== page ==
Audio commentary kicks off the proper extras, and it´s from the German film critics Christian Kessler and Robert Zion. What makes this extra unique is the fact that it´s in German, but includes optional English subtitles. In a world where the smaller companies don´t even add English HoH -subtitles, it´s great that Sazuma has offered this option to all their English speaking fans (probably nice for the film critics also). It´s not easy to provide a truly insightful commentary about a small cult film like this one, and Kessler and Zion don´t even try to cover just this particular production. Instead, they take the wider view on the giallo and polizia -genres, focusing on the history of the actors and directors from those times (often connected to the film somehow). They also take some time to explain the various issues of the real political climate in Italy during the 1970s, which is partly quite interesting. Eventually their enthusiasm starts to slow down near the hour mark, and the humour is also getting a bit too dry (perhaps those Germans can´t talk 90 minutes without bringing the European Soccer into the discussion…). The minor problem with the commentary for me was that it occasionally steered too far from “Suspected Death of a Minor” and couldn´t keep a good pace through the whole film, but in the end it was a worth a listen.

“Crime Scene Milan” -featurette runs 26:07 minutes, and it´s a longer interview with director/co-writer Sergio Martino (again, in Italian, with optional English and German subtitles). Martino starts off by revealing that the original title of the film was “Milano Violenta”, but the distributor changed it to support more of the giallo-side of the film. After that the director gives an interesting “who´s who” of the film, telling something about the actors and also the crew (known producer Luciano Martino is his brother, btw), and gives some of his general thoughts about the Italian cinema along the way. A few anecdotes are shared, mainly that the screenplay uses plenty of intended slang (hard to spot if you don´t know the language), and during the car-chase one stunt-woman got injured (Martino tells the story like it would happen everyday in those times). He also comments about the certain voyeurism which he´s been accused of (there are a few scenes in this film also, which fit in that category), and tells how the new generation of directors like Quentin Tarantino and Eli Roth are fans of his work.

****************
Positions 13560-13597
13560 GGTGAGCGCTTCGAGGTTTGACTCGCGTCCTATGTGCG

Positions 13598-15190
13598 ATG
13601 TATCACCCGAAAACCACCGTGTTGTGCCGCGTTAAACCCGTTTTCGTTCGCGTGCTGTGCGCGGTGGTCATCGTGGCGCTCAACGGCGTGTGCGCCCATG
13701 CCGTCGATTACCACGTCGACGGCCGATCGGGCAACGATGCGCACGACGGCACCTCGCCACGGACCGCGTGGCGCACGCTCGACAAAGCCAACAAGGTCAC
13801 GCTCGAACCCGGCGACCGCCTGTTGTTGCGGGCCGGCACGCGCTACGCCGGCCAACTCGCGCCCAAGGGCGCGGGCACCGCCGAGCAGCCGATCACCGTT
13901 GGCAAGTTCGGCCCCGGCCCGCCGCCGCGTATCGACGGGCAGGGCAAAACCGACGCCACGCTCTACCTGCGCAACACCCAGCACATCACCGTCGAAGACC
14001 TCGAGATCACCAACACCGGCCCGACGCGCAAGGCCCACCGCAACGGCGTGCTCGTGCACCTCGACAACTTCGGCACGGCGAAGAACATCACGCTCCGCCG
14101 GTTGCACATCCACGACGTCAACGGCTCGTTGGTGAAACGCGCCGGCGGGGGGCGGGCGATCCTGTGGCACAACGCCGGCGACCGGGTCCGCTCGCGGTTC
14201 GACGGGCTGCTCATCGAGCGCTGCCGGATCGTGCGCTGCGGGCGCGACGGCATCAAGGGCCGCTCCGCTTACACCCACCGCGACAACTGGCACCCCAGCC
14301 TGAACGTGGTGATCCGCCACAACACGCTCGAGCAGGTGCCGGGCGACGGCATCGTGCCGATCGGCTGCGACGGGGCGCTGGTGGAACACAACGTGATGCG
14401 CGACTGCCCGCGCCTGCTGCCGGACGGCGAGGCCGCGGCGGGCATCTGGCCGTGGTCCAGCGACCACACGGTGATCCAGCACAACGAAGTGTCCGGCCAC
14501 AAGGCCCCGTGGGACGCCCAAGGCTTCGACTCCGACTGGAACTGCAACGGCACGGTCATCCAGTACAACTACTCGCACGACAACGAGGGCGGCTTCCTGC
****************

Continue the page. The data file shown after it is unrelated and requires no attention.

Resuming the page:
Original Italian theatrical trailer runs 3:21 minutes (no subtitles), and Poster gallery includes only 2 posters, divided into 9 screens. DVD credits rounds up the extras (as a minor hint, in there you can find a discount code for the online-store).

Digi-pack also includes a booklet, with liner notes by Christian Kessler. This wasn´t included in the review-copy, so I can´t confirm whether the text is also in English.


“Suspected Death of a Minor” is not on a par with the best work from some other directors of the genre, but is a partly enjoyable giallo-polizia hybrid and deserves to be seen by the fans. It has a fair share of wild - and weird - moments, which should make it at least intriguing. “Sazuma” has done a good job with the transfer, and everything is fully English friendly.

This DVD is available at

The Film: Video: Audio: Extras: Overall: